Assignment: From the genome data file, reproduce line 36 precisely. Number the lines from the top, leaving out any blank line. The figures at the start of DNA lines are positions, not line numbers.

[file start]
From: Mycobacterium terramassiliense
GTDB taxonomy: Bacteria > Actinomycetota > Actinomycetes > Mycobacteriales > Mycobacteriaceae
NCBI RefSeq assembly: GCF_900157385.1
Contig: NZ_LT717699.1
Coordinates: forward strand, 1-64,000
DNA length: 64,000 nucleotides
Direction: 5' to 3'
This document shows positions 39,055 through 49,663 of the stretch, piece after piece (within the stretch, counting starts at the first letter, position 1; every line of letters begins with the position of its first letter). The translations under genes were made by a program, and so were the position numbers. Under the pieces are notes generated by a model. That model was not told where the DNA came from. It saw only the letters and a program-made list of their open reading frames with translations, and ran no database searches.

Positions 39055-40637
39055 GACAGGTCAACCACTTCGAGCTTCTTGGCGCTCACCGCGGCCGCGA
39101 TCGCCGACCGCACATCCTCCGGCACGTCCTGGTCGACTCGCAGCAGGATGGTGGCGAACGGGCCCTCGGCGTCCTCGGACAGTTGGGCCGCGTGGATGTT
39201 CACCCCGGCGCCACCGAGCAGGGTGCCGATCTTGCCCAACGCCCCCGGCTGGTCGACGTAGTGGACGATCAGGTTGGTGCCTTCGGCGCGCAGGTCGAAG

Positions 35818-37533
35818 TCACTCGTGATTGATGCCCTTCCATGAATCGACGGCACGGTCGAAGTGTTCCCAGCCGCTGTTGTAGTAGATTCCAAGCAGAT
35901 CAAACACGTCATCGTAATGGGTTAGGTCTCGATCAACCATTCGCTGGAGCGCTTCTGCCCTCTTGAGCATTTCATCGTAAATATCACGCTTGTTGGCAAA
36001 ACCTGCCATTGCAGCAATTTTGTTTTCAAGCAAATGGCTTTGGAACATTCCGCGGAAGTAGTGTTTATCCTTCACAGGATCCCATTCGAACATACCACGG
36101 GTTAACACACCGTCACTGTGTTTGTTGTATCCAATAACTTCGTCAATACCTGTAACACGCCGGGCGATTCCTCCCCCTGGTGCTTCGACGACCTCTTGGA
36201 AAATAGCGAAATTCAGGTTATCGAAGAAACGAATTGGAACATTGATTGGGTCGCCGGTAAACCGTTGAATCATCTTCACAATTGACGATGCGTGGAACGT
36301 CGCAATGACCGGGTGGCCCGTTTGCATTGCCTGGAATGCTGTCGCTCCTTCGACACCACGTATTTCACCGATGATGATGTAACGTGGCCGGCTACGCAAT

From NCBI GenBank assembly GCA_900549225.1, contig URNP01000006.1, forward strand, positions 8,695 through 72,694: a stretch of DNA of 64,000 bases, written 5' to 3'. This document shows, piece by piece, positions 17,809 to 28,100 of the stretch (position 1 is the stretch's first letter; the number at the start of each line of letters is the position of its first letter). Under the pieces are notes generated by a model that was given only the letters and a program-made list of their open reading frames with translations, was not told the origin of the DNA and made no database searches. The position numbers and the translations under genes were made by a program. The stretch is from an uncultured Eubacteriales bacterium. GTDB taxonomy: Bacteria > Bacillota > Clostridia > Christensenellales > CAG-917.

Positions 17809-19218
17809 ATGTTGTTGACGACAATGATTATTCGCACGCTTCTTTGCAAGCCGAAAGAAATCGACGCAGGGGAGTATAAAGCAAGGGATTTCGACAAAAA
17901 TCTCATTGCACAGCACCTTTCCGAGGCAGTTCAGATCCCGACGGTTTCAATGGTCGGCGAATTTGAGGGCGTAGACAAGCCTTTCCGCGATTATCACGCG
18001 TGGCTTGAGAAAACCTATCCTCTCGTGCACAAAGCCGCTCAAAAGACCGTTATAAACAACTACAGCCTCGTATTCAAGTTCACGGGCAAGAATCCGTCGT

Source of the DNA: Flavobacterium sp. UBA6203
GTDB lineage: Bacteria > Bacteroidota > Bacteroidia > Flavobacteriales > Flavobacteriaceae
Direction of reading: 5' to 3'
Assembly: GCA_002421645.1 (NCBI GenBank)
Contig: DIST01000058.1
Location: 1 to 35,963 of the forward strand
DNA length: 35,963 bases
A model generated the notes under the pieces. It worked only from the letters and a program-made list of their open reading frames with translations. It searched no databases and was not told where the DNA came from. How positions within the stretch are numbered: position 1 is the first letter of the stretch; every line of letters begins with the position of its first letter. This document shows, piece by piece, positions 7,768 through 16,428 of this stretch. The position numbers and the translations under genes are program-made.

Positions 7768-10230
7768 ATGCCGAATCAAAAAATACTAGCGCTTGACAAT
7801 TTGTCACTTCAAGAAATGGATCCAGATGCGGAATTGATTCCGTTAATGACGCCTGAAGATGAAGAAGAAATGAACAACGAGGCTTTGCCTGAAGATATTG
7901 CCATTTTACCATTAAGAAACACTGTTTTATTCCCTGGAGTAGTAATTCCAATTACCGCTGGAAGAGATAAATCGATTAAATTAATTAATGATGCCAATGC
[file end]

7901 CCATTTTACCATTAAGAAACACTGTTTTATTCCCTGGAGTAGTAATTCCAATTACCGCTGGAAGAGATAAATCGATTAAATTAATTAATGATGCCAATGC